Education Minister Dharmendra Pradhan releases learning materials called “Jaadui Pitara” for the early years.
Monday in New Delhi, Union education minister Dharmendra Pradhan inaugurated “Jaadui Pitara,” a play-based learning tool for children aged three to eight, and said that it will be made mandatory in at least 1,200 central government-run schools beginning with the next academic year.
Pradhan stated, “It is an innovative, child-centered learning approach that would educate early children for a lifetime of learning and fulfil one of the most important goals of the new National Education Policy (NEP) 2020.”
In accordance with the National Education Policy (NEP) 2020, the government introduced a national curriculum framework (NCF) for foundation or early childhood care in October of last year, suggesting that no textbooks be used for children aged three to six. It also emphasised promoting learning through toys, play, and life experience, as well as the usage of the mother tongue.
Hence, the Ministry of Education launched play-based materials for children enrolled in Balvatika, which includes lessons for nursery, lower kindergarten (LKG), and upper kindergarten (UKG).
“While there will be no book for Balvatika 1 (nursery) and 2 (LKG), pupils in Balvatika 3 (UKG) will receive a playbook,” stated Pradhan. “Textbooks will be offered solely in the first and second grades, and they will be illustrated.”
He stated that the NCERT will release textbooks for grades 1 and 2 before the end of this month.
The ‘Jaadui Pitara’ (magic collection) consists of children’s magazines, playbooks, activity books, worksheets, toys, manuals for instructors and trainers, flashcards, story cards, posters, puzzles, puppets, and flashcards.
“It is a big step towards improving the learning-teaching environment and making it more child-centric, vibrant, and enjoyable for the ‘Amrit Generation,’ as envisioned by the NEP 2020,” Pradhan added. “It has been dubbed Jaadui Pitara (Magic Collection) because it possesses the charm of diversity, adaptability, and inclusivity,” he explained.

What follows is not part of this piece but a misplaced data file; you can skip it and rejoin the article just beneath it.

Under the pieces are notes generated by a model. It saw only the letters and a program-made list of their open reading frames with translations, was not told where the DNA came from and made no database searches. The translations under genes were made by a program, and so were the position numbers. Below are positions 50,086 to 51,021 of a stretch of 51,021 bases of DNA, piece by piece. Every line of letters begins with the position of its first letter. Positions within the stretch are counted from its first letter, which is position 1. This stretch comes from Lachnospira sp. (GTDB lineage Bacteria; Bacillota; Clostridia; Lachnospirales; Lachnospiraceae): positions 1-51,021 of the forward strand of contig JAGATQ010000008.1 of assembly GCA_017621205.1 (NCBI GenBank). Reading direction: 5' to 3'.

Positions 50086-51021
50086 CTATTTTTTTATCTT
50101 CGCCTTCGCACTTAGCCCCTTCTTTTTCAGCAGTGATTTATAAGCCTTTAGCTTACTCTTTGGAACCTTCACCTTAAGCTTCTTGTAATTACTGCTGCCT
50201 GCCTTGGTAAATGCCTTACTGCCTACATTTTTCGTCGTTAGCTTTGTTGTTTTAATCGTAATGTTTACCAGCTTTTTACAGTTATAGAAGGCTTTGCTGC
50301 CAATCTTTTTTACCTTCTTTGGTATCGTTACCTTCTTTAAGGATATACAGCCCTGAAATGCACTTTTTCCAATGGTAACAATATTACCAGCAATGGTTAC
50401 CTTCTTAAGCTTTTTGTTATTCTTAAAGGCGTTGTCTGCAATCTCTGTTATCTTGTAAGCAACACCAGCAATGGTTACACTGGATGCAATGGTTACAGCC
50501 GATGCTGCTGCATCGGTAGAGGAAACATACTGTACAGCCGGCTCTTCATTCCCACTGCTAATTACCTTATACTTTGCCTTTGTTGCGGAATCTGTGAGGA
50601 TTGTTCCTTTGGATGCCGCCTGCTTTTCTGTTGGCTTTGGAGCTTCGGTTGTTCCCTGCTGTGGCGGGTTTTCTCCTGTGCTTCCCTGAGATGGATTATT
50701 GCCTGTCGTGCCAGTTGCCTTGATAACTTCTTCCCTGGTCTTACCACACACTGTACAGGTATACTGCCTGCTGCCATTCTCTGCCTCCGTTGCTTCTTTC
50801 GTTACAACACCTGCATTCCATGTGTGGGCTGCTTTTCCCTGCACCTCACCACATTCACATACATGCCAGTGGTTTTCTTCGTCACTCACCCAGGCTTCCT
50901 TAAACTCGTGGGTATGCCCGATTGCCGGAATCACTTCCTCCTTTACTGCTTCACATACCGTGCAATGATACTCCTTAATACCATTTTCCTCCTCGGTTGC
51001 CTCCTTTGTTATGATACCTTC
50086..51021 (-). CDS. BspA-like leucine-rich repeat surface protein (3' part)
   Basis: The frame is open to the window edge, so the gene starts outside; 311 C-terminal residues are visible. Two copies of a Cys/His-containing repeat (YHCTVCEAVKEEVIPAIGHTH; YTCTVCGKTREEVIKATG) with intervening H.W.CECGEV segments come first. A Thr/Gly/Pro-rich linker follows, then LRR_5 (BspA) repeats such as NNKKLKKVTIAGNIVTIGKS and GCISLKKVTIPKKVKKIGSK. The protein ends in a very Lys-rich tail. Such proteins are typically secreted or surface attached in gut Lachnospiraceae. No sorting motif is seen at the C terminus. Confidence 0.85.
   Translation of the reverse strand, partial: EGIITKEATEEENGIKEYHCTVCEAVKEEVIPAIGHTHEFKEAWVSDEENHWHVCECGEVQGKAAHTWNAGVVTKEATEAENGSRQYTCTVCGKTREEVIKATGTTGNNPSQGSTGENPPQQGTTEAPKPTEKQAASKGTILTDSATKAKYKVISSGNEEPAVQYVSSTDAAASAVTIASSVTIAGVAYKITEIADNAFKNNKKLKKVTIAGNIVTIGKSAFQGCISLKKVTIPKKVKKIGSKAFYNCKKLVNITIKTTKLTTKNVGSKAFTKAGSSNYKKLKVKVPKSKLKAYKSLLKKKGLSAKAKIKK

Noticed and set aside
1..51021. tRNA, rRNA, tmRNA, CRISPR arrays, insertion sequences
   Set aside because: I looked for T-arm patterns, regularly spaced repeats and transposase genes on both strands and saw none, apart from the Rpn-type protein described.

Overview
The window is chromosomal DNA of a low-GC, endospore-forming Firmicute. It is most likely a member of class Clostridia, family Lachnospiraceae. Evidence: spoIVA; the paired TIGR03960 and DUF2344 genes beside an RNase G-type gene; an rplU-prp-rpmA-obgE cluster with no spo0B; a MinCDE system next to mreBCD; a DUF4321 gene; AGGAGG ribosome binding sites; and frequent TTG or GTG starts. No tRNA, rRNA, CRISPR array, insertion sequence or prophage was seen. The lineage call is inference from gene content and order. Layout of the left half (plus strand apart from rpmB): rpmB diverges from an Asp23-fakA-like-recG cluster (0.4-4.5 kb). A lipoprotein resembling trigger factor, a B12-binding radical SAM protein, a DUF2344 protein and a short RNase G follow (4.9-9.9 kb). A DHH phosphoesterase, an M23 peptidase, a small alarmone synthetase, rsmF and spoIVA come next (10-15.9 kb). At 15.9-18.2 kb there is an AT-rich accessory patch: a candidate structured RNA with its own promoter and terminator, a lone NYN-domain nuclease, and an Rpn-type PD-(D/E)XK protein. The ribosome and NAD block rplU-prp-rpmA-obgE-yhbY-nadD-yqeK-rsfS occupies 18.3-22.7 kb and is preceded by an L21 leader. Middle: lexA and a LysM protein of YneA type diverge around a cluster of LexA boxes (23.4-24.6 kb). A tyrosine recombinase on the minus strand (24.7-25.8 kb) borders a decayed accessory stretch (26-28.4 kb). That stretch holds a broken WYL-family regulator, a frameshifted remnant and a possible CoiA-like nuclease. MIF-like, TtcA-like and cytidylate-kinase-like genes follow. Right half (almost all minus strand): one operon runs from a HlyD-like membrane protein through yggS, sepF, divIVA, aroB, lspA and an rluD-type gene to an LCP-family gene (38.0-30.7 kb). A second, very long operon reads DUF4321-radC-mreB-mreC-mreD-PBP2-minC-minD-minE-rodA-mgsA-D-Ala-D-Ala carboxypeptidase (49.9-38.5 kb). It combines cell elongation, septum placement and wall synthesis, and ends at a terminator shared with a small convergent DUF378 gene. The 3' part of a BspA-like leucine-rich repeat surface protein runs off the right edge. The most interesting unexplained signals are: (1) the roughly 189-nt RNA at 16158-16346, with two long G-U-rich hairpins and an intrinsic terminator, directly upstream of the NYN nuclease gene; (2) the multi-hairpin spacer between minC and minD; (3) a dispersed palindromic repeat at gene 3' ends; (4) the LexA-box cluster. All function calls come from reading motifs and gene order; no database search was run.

The ministry said in a statement that the play-based teaching and learning materials focus the growth of children in five domains: physical development, socio-emotional and ethical development, cognitive development, language and literacy development, and aesthetic and cultural development.
While the learning materials are already available in 13 Indian languages, the minister urged the National Council of Educational Research and Training (NCERT) to translate the materials in ‘Jaadui Pitara’ into all Indian languages, expand its reach, and make it available to all the State Councils of Educational Research and Training (SCERTs) as a “benchmark” for transforming the early childhood care and education scenario in India.
Pradhan requested that the Central Board of Secondary Education (CBSE) begin deploying the new instructional materials in its associated institutions. In addition, he stated that the NCERT promotes young entrepreneurs to continue updating the teaching-learning materials.
The NCF will consist of four stages: foundation or early childhood care, preparatory, middle, and secondary education, and a nationally formed national steering council has been designing these frameworks. While the framework for foundational learning has already been released, the committee has yet to publish the frameworks for the next three levels.
Pradhan also addressed the recent instances of student suicide. “Nothing is as regrettable and frightening for a civilised society as a student giving in to pressure… This pressure increases with time…,” the minister stated. If a student views education as a means of empowerment, he or she will not be afraid. The current educational system places a load on our youth… Consequently, it is crucial to eliminate this anxiety from the minds of students. The new NCF fosters learning through play and narrative.”